After a family law agreement has been signed, you or the other person may want to enforce it because the agreement isn’t being followed. Or, you may want to change it because circumstances have changed for you, them, or your child. If you and the other person can’t agree about changing the agreement, you can make a court application. The court can set aside (cancel) all of the agreement, or it can set aside the part of the agreement that has to change and replace it with a court order.
Before you can apply to enforce or set aside part or all of your agreement, it needs to be filed with the court. Either you or the other party can file a written agreement about parenting arrangements, contact with a child, child support, and/or spousal support.
Filing an agreement is simple:
- Make a copy of your signed agreement.
- Fill out the Requisition Form F17.1). The Requisition is a request to file the agreement. When you fill out the Requisition, you'll be the claimant, and the other party will be the respondent. These labels are used even if you're filing the agreement with no plans to start a court application.
- Take the Requisition, a copy of your agreement, and the $30 filing fee to the courthouse. You can file your agreement at the Supreme Court registry where an existing case between you is filed. If no court action has been started, you can file at the registry closest to where you live. Here is a list of Supreme Court registry addresses. Fees sometimes change so call the registry or check the Supreme Court Family Rules to confirm the amount. The filing fee can be paid in cash, by credit card, online, or with a certified cheque or money order made out to the Minister of Finance. Many court registries will also take debit cards, but check first.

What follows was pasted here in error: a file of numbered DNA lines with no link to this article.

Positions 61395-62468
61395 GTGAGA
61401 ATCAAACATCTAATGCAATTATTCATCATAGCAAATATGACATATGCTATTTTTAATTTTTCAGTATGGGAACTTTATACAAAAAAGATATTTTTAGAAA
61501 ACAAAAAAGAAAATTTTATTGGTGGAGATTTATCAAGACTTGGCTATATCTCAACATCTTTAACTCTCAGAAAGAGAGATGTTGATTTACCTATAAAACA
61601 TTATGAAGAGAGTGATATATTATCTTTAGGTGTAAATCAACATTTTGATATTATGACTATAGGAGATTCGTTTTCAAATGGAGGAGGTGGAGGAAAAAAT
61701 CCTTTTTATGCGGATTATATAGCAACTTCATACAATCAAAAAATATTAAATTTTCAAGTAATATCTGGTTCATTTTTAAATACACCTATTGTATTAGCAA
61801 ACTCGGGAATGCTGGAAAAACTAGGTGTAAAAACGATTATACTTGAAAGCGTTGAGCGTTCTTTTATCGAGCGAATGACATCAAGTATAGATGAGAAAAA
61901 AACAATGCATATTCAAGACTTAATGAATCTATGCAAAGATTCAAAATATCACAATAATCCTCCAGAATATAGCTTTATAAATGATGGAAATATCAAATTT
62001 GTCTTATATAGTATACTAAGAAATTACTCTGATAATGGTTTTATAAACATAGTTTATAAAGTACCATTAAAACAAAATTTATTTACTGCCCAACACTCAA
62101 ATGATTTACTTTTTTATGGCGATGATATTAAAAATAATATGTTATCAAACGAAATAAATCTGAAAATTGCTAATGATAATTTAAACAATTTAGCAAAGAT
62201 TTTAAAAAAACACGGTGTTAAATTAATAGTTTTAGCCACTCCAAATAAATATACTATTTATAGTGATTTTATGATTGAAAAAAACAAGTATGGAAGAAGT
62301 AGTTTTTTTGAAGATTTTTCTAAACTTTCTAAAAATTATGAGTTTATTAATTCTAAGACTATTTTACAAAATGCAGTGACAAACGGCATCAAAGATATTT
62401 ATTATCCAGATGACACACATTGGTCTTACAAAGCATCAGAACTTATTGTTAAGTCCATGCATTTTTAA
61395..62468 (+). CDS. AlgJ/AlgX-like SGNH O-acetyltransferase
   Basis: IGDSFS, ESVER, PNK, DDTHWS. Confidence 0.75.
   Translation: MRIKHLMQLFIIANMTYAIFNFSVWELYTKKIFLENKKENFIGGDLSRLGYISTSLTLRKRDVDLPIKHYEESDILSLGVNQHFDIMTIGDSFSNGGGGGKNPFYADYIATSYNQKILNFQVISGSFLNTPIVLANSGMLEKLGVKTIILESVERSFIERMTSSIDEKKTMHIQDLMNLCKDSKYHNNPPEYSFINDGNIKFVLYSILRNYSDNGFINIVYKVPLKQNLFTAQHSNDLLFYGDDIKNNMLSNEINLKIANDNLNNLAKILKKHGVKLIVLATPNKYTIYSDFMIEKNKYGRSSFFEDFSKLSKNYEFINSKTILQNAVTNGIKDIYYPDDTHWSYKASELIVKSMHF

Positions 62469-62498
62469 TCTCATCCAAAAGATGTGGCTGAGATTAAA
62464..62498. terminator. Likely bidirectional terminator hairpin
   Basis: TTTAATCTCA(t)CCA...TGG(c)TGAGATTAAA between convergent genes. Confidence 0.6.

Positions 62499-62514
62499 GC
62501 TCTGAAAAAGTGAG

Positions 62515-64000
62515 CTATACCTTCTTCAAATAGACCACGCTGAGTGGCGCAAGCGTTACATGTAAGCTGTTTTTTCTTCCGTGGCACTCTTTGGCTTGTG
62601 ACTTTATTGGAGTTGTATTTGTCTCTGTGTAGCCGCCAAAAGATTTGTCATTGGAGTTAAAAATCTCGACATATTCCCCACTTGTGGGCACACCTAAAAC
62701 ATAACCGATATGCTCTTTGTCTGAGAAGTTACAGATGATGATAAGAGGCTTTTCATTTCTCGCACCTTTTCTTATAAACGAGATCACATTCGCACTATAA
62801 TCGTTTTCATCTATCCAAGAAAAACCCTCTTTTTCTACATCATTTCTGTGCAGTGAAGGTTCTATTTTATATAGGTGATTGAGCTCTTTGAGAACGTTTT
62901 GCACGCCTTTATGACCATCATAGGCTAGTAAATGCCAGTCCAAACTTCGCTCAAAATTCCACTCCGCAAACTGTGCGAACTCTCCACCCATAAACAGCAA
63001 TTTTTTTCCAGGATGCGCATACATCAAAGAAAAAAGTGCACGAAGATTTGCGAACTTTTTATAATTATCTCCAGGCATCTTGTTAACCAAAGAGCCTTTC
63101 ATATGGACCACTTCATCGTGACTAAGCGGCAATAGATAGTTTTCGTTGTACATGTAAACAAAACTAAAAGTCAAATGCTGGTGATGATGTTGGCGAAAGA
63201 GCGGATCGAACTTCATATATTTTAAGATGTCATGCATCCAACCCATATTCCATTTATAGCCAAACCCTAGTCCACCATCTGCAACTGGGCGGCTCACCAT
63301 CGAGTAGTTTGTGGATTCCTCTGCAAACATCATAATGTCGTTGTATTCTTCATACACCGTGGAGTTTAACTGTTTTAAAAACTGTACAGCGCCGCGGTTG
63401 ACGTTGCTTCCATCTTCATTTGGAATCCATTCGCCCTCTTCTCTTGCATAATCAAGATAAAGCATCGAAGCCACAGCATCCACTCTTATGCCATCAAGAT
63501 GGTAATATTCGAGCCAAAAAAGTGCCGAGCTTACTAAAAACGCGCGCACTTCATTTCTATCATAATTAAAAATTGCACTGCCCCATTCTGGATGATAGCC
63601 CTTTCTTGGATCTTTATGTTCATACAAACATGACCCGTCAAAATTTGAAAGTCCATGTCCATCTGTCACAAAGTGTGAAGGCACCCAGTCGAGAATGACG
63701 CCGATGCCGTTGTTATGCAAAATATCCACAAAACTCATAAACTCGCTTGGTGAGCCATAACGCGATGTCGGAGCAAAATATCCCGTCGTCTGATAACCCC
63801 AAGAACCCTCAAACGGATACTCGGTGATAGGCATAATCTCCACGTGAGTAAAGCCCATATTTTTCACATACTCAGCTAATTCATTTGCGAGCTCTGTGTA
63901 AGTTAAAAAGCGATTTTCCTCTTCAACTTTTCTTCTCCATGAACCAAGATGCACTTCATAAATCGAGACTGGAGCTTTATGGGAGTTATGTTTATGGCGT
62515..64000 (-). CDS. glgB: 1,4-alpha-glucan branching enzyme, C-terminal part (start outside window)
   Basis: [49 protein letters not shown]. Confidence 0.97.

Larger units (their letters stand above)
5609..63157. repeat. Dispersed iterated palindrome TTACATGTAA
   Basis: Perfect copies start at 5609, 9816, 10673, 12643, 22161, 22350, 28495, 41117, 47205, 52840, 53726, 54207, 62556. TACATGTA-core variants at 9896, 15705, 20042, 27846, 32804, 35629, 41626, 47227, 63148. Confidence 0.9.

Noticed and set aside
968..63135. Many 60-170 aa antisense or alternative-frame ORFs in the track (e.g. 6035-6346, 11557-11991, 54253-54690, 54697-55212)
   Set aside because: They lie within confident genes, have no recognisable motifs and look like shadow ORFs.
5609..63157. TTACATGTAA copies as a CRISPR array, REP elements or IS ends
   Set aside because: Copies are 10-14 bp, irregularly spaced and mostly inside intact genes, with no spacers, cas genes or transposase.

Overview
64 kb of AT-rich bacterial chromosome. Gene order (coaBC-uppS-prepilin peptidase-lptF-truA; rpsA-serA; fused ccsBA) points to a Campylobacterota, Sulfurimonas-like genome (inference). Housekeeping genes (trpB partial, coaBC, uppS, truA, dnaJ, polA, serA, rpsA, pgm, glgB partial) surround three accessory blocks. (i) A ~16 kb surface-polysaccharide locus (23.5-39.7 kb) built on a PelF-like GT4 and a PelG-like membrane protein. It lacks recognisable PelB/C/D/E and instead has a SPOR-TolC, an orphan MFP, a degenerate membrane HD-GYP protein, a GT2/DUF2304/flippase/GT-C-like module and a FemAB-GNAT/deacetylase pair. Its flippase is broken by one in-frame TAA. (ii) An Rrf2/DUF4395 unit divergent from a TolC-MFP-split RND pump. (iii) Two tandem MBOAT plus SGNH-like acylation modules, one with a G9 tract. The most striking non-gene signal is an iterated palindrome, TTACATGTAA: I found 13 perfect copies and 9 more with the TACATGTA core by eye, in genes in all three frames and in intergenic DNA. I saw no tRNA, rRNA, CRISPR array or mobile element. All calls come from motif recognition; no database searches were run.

- A clerk at the registry will check that the agreement is complete, collect the filing fees, and stamp the agreement with the court seal. If a court action has already been started, they'll put the agreement into your court file. If no court action has been started, the registry will stamp a court file number on your agreement when you file it. This has the effect of starting a family law case.
You can now take steps to enforce or set aside part or all of your agreement, or just leave the agreement in the court file and wait until later. See How do you change an agreement? for more information about this.